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US seafood coaltion makes fresh push for aquaculture law


More than 50 companies, organisations, and individuals connected to the United States seafood industry have put their names to a letter sent to members of an important Congressional committee which has three offshore aquaculture related bills to consider.

The letter from industry coalition Stronger America Through Seafood (SATS) has been sent to leaders of the Natural Resources Committee of the House of Representatives in a demonstration of growing support for expanding aquaculture in US federal waters.

Signatories range from tech and artificial intelligence companies such as San Francisco’s Aquabyte and Boston’s Innovasea, to Hawai’i kanpachi farmer Blue Ocean Mariculture and California’s Monterrey Bay Aquarium, as well as feed producers Cargill, Skretting, and Rangen/Wilbur-Ellis Nutrition, and Amy Novogratz, co-founder and board member of sustainable aquaculture investor Aqua Spark.

'A necessity'

“SATS is proud to lead this industry letter of support as we advocate for expanding aquaculture in US federal waters,” said Drue Banta Winters, campaign manager of SATS.

“With nearly 80% of the seafood consumed in the US being imported - up to half of it farm raised overseas - and climate change impacting wild capture fisheries, enhancing our domestic seafood production through aquaculture, in complement with our wild fisheries, is not just a smart choice but a necessity. A robust American offshore aquaculture industry is essential to bolster our sustainable seafood supply and secure our nation’s food security, and we encourage the Committee to take action to advance legislation that would facilitate growth of the industry.”

Three bills

The letter, which can be viewed here, was addressed to committee chairman Bruce Westerman (Republican, Arkansas), ranking member Raul Grijalva (Democrat, Arizona) and Water, Wildlife and Fisheries Subcommittee chairman Cliff Bentz (Republican, Oregon), and ranking member Jared Huffman (Democrat, California). It explained the potential that offshore aquaculture has to improve American food security and nutrition, enhance coastal resilience, create quality jobs, help restore species and habitats, and ensure that seafood (both wild-caught and farmed) continues to be an important part of the global food supply.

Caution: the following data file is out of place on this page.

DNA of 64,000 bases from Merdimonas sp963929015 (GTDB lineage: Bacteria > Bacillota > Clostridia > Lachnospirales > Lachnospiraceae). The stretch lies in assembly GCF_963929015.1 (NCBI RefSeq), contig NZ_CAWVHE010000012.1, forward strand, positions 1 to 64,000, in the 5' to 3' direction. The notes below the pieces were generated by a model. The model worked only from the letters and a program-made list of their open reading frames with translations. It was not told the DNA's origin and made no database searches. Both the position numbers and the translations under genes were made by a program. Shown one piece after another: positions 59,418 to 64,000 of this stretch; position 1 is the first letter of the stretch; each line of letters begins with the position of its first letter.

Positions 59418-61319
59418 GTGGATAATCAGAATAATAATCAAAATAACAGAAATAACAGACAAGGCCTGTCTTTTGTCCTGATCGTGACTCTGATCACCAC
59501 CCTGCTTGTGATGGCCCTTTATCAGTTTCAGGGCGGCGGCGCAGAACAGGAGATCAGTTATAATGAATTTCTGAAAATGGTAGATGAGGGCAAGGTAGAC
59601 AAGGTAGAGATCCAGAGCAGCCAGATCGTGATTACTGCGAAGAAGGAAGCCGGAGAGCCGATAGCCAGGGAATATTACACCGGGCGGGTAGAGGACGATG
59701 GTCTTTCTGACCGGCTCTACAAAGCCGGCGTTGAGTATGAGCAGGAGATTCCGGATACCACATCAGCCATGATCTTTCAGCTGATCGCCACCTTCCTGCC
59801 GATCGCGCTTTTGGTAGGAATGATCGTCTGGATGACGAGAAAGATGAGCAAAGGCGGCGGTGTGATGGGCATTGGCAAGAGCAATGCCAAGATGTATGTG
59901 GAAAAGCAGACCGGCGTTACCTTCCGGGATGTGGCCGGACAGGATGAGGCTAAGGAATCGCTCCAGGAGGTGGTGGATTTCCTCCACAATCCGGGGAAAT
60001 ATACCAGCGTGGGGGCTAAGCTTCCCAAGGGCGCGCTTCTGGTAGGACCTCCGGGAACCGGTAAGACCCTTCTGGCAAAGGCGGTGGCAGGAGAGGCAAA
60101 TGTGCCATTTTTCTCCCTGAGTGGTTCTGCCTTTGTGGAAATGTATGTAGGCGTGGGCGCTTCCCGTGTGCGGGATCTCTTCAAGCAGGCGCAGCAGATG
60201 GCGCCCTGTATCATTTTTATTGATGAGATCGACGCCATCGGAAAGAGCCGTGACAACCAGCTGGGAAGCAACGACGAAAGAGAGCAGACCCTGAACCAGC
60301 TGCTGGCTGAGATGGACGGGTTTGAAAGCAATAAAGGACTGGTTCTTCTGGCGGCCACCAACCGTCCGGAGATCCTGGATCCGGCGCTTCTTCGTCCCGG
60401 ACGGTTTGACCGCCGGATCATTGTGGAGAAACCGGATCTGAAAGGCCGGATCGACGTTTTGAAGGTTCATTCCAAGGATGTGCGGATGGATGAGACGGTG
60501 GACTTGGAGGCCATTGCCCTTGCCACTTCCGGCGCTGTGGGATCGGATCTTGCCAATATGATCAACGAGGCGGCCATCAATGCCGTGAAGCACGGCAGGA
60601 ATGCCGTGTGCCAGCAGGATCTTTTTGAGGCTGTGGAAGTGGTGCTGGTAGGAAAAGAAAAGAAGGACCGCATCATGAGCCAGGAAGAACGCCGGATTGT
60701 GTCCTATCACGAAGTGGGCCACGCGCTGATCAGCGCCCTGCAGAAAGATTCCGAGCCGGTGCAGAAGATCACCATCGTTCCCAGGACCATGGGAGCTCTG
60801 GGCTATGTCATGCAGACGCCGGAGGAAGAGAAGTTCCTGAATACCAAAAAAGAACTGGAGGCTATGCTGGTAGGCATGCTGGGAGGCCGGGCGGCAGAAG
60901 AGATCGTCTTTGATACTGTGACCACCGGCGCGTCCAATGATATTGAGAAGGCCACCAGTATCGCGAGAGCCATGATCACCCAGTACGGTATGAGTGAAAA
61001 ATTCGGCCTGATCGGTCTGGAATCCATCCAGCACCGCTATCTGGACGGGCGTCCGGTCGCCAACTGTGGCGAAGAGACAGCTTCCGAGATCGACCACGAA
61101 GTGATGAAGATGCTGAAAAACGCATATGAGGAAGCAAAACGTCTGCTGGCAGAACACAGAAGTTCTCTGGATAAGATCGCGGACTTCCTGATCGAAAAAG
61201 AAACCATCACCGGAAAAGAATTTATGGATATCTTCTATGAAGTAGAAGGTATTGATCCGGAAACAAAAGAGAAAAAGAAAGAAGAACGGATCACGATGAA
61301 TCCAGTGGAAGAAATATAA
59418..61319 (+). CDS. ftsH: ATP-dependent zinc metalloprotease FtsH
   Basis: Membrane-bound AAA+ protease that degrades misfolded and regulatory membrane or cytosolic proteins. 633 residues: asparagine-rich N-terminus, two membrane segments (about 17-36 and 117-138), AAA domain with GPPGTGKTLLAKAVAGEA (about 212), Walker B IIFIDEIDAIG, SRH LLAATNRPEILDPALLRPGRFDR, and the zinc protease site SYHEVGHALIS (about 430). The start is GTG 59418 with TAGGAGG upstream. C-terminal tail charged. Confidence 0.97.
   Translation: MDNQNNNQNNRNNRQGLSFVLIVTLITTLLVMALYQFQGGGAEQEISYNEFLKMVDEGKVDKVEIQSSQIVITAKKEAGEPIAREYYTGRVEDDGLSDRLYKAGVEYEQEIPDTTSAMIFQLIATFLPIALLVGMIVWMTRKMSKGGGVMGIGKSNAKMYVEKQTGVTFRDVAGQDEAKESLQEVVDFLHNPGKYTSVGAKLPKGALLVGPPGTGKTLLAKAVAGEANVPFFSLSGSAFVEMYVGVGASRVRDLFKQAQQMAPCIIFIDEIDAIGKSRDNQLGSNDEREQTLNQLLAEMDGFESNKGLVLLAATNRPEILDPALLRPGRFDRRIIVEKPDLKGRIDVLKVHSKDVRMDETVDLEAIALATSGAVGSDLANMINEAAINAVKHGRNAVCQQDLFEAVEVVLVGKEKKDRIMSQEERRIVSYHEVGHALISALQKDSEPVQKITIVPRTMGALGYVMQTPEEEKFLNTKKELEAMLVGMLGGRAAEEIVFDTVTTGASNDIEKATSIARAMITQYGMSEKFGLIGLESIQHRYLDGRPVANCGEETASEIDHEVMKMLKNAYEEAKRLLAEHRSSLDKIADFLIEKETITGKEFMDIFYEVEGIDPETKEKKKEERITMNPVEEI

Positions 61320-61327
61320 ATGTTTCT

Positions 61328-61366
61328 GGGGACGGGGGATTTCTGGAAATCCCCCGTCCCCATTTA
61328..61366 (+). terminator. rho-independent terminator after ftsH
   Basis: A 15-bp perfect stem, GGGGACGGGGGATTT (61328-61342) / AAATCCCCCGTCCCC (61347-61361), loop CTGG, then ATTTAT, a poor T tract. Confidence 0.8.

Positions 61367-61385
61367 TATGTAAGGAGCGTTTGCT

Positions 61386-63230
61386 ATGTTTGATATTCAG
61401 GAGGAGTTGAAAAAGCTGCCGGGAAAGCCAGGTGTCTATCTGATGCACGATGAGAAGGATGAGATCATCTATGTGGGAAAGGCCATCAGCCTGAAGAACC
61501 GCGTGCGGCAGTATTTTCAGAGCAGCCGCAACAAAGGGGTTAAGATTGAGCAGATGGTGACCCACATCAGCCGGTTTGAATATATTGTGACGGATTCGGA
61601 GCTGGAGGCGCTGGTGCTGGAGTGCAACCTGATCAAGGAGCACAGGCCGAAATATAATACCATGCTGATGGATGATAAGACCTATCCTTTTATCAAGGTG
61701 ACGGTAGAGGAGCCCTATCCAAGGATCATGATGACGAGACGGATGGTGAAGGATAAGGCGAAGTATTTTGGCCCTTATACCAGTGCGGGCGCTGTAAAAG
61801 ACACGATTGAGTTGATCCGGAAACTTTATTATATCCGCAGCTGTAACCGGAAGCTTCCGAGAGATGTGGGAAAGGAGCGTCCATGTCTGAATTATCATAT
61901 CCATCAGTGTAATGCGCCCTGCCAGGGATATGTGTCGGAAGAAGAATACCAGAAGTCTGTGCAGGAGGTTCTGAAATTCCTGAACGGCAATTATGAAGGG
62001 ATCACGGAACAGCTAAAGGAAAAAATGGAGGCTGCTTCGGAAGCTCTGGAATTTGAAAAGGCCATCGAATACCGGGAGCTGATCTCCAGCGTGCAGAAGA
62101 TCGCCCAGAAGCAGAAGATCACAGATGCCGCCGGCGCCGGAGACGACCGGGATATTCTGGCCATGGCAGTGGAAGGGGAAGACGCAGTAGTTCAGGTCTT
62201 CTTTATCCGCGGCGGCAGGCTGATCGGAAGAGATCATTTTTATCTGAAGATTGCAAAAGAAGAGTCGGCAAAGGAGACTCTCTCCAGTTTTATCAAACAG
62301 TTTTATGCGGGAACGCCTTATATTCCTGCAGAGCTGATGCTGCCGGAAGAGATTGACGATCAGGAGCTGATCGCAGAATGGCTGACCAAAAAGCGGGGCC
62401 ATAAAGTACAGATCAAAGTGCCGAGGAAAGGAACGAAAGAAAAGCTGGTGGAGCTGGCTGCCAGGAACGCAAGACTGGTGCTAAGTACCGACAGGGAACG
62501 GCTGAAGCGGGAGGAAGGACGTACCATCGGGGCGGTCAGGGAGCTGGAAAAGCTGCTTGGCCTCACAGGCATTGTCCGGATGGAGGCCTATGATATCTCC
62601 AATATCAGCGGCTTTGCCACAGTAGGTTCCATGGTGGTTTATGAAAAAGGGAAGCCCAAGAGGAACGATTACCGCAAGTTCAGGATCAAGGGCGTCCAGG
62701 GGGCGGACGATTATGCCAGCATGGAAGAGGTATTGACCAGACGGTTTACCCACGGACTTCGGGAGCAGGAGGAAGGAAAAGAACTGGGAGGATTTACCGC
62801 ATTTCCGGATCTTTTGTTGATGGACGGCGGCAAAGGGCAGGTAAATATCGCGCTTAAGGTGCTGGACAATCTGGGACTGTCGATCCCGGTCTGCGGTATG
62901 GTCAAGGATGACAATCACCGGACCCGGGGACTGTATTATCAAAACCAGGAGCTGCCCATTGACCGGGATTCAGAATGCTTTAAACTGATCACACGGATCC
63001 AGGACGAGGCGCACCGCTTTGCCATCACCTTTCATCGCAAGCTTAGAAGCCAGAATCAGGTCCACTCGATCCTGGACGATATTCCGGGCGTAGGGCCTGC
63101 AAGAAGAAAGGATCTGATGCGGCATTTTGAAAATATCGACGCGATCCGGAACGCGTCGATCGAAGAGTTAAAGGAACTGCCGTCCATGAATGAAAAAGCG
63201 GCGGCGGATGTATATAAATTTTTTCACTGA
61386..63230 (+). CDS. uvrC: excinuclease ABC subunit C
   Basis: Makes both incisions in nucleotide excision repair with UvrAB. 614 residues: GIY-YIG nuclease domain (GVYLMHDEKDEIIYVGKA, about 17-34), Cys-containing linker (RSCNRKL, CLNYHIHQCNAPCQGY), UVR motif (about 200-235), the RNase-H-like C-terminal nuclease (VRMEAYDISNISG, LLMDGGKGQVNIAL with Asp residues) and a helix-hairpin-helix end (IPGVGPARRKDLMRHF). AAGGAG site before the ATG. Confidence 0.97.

The letter also offers industry support as the Committee considers three offshore aquaculture related bills: H.R. 4013, the Advancing the Quality and Understanding of American Aquaculture (AQUAA) Act, H.R. 5944, the Science-based Equitable Aquaculture Food (SEAfood) Act, and H.R. 1461, the Coastal Seaweed Farm Act.

The permitting process for offshore aquaculture in the US is complicated, glacially slow, and varies from state to state. Previous attempts to create a law that would provide a simpler, universal permitting process have failed because senators or representatives have not given the proposed legislation priority and it has not been addressed before that end of the two-year term of that sitting of Congress.